I Am Loud, Teach Me Silence

A Thematic Comparison of The Taming of the Shrew and Silver Linings Playbook

In The Taming of the Shrew, the plot revolves around Petruchio “taming” wild and angry Katharine to be a proper and decent wife as part of a challenge. Pat in Silver Linings Playbook does the same to Tiffany unintentionally by falling in love with her.

Though the methods that the two men use may seem different, the end result and the stereotypes the pieces carry out are very similar. Both men see possession over the women in their lives that they wish to date/marry, and both men end their journeys with a docile partner as a result of their actions, whether intentional or unintentional. The idea that women need to be fixed by a partner is perpetuated by both literature and media that portrays men as the changing force of a “troubled” woman’s life. He uses his tools of strength and affection to sedate her ways and convince her to act “normal”. Even though the movie has some more egalitarian themes because it is a more modern piece of work, both The Taming of the Shrew and Silver Linings Playbook show us that outspoken women are seen as something to be loved or taught how to be loved when they are incapable of doing so.

“I will be master of what is mine own./She is my goods, my chattels; she is my house,/My household stuff, my field, my barn,/My horse, my ox, my ass, my anything./And here she stands, touch her whoever dare.” Act 3, Scene 2 (235-239)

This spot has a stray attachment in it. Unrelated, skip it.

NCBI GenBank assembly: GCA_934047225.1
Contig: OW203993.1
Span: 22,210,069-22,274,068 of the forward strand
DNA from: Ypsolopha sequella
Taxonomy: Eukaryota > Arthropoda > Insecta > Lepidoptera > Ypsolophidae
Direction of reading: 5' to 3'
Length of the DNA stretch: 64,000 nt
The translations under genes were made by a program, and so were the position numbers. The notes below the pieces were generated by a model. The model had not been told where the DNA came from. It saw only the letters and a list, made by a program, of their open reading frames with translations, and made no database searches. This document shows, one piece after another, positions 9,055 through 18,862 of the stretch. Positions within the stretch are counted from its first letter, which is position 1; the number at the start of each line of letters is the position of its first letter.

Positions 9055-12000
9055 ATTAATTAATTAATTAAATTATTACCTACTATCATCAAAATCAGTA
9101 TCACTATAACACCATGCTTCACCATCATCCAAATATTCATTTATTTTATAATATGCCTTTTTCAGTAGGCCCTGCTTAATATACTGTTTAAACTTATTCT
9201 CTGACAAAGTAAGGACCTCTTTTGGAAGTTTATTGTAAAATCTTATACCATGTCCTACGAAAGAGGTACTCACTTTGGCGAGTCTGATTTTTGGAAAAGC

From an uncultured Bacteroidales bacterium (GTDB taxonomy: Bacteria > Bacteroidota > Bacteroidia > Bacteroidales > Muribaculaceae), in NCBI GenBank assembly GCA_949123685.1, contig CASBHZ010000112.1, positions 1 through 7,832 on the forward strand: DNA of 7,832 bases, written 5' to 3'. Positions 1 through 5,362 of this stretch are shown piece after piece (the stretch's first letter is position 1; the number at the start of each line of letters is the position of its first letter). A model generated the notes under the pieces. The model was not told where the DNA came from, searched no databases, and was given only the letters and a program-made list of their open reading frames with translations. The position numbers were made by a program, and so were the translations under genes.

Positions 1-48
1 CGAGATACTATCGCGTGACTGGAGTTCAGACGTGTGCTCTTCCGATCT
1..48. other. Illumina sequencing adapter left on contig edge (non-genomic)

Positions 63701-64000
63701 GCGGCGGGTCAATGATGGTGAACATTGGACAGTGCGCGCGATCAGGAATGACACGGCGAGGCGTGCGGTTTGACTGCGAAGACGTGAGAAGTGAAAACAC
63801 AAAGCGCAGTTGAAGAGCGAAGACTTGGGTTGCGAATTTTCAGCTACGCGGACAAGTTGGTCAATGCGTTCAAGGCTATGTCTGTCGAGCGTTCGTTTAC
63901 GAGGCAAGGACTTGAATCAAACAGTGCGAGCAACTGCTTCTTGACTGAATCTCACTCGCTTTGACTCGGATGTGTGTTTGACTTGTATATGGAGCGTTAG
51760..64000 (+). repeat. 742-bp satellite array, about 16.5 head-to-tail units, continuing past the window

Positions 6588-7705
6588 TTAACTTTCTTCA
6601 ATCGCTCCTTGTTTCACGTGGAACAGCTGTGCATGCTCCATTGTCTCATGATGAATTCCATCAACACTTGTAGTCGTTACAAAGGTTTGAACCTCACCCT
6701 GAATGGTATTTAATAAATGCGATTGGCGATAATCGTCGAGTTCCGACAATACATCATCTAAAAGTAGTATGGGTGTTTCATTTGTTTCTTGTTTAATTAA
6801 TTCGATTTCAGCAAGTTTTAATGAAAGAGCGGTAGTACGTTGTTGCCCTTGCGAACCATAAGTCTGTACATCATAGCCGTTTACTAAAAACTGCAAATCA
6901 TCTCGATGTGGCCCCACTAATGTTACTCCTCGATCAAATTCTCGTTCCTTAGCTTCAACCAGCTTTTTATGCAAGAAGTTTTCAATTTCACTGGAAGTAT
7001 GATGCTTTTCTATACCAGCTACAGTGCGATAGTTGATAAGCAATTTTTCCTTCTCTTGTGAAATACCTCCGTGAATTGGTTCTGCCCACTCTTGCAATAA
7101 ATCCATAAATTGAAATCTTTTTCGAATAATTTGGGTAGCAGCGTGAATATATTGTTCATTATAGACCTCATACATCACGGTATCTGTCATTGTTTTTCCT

In Shrew, Petruchio is a suitor from another land who arrives to purposefully tame and marry infamously untameable and always single Katharine. In this particular scene, Petruchio is announcing to a crowd the power that he has over Katharine, the woman who, as made clear to us, does not wish to marry him. Petruchio acts as if he deserves to own Katharine as both his wife and property. He demeans her by comparing her to objects and animals. He implies how obedient and inanimate she can be under his care. Here, Katharine is shown as something to be taught how to love because she is so “wild” she was previously incapable of doing so. The idea that a loud or rude woman is presented as an inanimate thing waiting to be taught love is sexist by nature.

The man in this scene is named Pat, and the woman Tiffany. They both have ambiguous mental illnesses and violent mood swings, and because of this they do not get along at first. But after meeting through a mutual friend and then establishing a complicated friendship, they manage to find some common ground through their honesty. Pat was imprisoned because he beat up a man that he caught his wife with. In this particular scene, he has recently been released a few days before and is out on a job when he runs into Tiffany. Here, he is explaining to Tiffany why it will work out when he meets up with his past wife, Nikki, again.

“Okay, yeah, we wanna change each other, but that's normal, couples wanna do that. I want her to stop dressing like she dresses, I want her to stop acting so superior to me, okay? And she wanted me to lose weight and stop my mood swings, which both I've done. I mean, people fight. Couples fight. We would fight, we wouldn't talk for a couple weeks. That's normal. She always wanted the best for me … our love's gonna be f---ing amazing.”

Pat acts as if he deserves to win back Nikki and that she should accept his advances, even after their separation was because of an explosion caused by his possession over her body. He sees Nikki as something that he must teach how to love. He implies she was incapable of loving him before he “improved” himself and vice versa. Though this may seem like a more egalitarian way of considering love (both partners must improve for the other), Pat still presents it as if the only reason they will ever be happy together in the future is because they both changed they way they looked/acted.